What are a few high level tips that people should keep in mind to make these products engaging and keep people coming back to using them?
Nir Eyal: There are no high level tips. There are no magic bullets. It's a 250-page book that's about as short as I can make it.
The big picture is that you have to understand the basic framework by which habit forming products are designed. Every habit forming product, whether it's online, offline, enterprise, consumer web, doesn't matter — any product that forms a habit utilizes these four key steps of a trigger, an action, a reward, and an investment.
It's through successive cycles, through these hooks, this is how preferences are shaped, how tastes are formed, and how these habits take hold.
So it's really about, if you're just building a product, if it's brand new, that's a great time to take out this model and run your product through this model to make sure that before you spend a lot of money on designers and coders, that you first ask yourself, “Does my product meet the archetype of a product that builds a habit? And if not, let's go ahead and tweak it now before we spend all that money.”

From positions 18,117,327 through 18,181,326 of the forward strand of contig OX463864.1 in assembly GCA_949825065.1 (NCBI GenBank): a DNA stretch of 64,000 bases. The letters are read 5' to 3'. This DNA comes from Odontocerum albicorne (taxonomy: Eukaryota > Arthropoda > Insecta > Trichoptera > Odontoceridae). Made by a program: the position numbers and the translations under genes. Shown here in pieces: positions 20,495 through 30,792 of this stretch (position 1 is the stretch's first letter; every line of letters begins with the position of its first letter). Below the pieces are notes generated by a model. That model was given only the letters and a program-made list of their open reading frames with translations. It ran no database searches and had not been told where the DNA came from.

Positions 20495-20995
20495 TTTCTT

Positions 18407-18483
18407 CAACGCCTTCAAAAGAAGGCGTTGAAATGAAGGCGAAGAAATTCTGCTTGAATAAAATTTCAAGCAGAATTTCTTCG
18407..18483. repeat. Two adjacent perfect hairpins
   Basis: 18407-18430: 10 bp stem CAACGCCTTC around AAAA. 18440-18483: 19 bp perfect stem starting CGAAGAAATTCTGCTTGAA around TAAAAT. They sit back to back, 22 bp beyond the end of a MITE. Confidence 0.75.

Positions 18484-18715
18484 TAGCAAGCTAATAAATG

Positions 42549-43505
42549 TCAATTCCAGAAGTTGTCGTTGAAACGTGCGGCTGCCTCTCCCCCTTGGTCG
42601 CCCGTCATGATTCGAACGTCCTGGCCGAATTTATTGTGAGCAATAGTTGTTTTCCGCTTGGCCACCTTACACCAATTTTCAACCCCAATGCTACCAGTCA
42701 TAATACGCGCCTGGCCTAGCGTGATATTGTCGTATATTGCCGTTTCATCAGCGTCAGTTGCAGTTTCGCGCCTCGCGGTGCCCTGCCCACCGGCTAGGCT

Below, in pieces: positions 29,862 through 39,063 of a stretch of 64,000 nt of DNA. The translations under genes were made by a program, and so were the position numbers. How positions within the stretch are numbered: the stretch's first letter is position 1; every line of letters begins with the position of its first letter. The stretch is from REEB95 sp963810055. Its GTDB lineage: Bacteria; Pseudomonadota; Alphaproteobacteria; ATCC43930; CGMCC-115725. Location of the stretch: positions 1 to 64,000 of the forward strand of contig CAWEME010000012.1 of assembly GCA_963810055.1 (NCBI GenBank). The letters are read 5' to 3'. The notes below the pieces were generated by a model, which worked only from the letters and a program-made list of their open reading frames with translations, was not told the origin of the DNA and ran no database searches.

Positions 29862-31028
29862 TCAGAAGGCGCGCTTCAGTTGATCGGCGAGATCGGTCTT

The other time that this framework is super helpful is when the product is already in market and for some reason, it's not engaging people. People aren't coming back.
Many times I'll get calls from venture capitalists who call me and say, “Look, we put millions of dollars into this company. Their growth was phenomenal, it looked amazing.” And then, “We put all this money in the company and now all the users are not coming back. What's going on?”
We call these type of businesses “leaky buckets,” and so they call the plumber. I'm the plumber that tells them how to stop up the leaks so that customers don't keep flowing out. Because remember, with any product or service, you can always buy growth.